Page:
IoT botnet DDoS attacks increased fivefold over the past year: Nokia report

Devdiscourse News Desk | Espoo | Updated: 07-06-2023 13:57 IST | Created: 07-06-2023 13:57 IST
IoT botnet DDoS attacks increased fivefold over the past year: Nokia report
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A new report released by Nokia has found a significant surge in IoT botnet DDoS attacks targeting telecom network services as well as other critical infrastructure and services. The report, titled the Nokia Threat Intelligence Report, reveals that such attacks have increased fivefold over the past year, largely driven by profit-oriented hacking collectives and the escalating Russia-Ukraine conflict.

With the growing popularity of IoT devices worldwide, cybercriminals have capitalized on the opportunity to disrupt critical infrastructure and services. The number of IoT devices involved in botnet-driven DDoS attacks has soared from approximately 200,000 a year ago to around 1 million devices today. These compromised devices are responsible for over 40% of all DDoS traffic, according to the report.

The report identifies the most prevalent malware in telecommunication networks as a bot malware that specifically scans vulnerable IoT devices. This technique is commonly associated with various IoT botnets. Given the billions of IoT devices deployed globally, ranging from household appliances to medical sensors, the lax security measures implemented on these devices make them susceptible to exploitation.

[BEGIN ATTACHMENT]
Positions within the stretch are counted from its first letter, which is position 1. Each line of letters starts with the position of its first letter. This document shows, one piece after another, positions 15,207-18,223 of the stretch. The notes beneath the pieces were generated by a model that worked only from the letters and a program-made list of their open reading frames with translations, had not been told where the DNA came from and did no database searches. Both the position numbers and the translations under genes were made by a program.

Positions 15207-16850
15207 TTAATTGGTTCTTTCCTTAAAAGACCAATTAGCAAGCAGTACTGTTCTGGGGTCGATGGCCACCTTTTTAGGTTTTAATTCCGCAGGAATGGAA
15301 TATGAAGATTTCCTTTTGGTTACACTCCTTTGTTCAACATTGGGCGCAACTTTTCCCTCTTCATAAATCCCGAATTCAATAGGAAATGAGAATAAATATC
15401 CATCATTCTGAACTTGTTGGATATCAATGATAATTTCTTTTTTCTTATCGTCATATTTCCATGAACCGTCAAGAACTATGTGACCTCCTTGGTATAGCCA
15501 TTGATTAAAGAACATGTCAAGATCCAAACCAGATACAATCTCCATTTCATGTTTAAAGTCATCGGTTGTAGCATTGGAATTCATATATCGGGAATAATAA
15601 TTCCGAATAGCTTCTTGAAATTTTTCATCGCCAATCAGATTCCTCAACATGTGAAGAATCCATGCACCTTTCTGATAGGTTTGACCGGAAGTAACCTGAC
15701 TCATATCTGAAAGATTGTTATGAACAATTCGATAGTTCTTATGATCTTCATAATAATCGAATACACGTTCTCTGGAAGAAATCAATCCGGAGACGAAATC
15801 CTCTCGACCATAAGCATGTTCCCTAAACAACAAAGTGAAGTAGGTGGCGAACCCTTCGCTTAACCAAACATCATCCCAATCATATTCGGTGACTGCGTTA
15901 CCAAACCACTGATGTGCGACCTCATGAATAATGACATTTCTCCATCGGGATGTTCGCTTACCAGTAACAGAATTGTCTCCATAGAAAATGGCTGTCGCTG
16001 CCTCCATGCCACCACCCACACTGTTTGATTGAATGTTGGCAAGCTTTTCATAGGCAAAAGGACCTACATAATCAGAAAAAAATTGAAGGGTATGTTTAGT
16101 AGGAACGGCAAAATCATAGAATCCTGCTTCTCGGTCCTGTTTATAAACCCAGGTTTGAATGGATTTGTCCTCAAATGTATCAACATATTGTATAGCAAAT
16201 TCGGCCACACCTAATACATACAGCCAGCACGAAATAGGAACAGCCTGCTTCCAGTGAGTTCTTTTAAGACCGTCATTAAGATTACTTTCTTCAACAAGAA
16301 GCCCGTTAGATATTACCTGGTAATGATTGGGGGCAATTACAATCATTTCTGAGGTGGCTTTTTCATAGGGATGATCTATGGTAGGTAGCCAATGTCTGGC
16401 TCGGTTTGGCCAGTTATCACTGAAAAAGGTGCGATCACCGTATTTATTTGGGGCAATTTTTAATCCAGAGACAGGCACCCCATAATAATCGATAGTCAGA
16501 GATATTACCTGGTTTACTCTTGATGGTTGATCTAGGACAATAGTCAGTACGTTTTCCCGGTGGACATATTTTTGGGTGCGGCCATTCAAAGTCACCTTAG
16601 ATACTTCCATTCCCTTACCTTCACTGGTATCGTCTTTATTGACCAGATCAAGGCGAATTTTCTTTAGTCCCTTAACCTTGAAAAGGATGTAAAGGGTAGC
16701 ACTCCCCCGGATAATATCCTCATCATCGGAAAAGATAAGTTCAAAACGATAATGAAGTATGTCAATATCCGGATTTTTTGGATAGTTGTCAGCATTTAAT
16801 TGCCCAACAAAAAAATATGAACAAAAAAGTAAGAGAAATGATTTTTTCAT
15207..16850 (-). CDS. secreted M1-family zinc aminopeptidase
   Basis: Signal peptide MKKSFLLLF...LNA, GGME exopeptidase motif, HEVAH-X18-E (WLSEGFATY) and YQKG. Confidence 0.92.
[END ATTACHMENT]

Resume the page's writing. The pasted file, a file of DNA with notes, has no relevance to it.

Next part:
In addition to the concerning rise in IoT botnet DDoS attacks, the Threat Intelligence Report also reveals an alarming trend in the proliferation of trojans - malicious software codes that masquerade as legitimate applications - targeting personal banking information on mobile devices. The number of such trojans has doubled to 9%, exposing millions of users worldwide to an increased risk of having their financial and credit card data compromised.

Despite these worrying trends, the report does highlight some positive developments. Malware infections in home networks have significantly decreased from their peak during the COVID-19 pandemic, dropping from 3% to 1.5%. The report attributes this decline to the diminishing number of malware campaigns targeting remote workers as more individuals transition back to office environments.

The Nokia Threat Intelligence Report draws insights from aggregated data collected through the monitoring of network traffic on over 200 million devices worldwide, utilizing Nokia's NetGuard Endpoint Security product. The report was compiled by experts from the Threat Intelligence Center in Canada, the Nokia Cyber Security Center in France, the Nokia Security Operations Center in India, and Nokia Deepfield, which specializes in network analytics and DDoS security.

As the threat landscape continues to evolve, the findings of this report emphasize the urgent need for robust security measures and heightened awareness among individuals and organizations to safeguard their IoT devices and networks from malicious activities.

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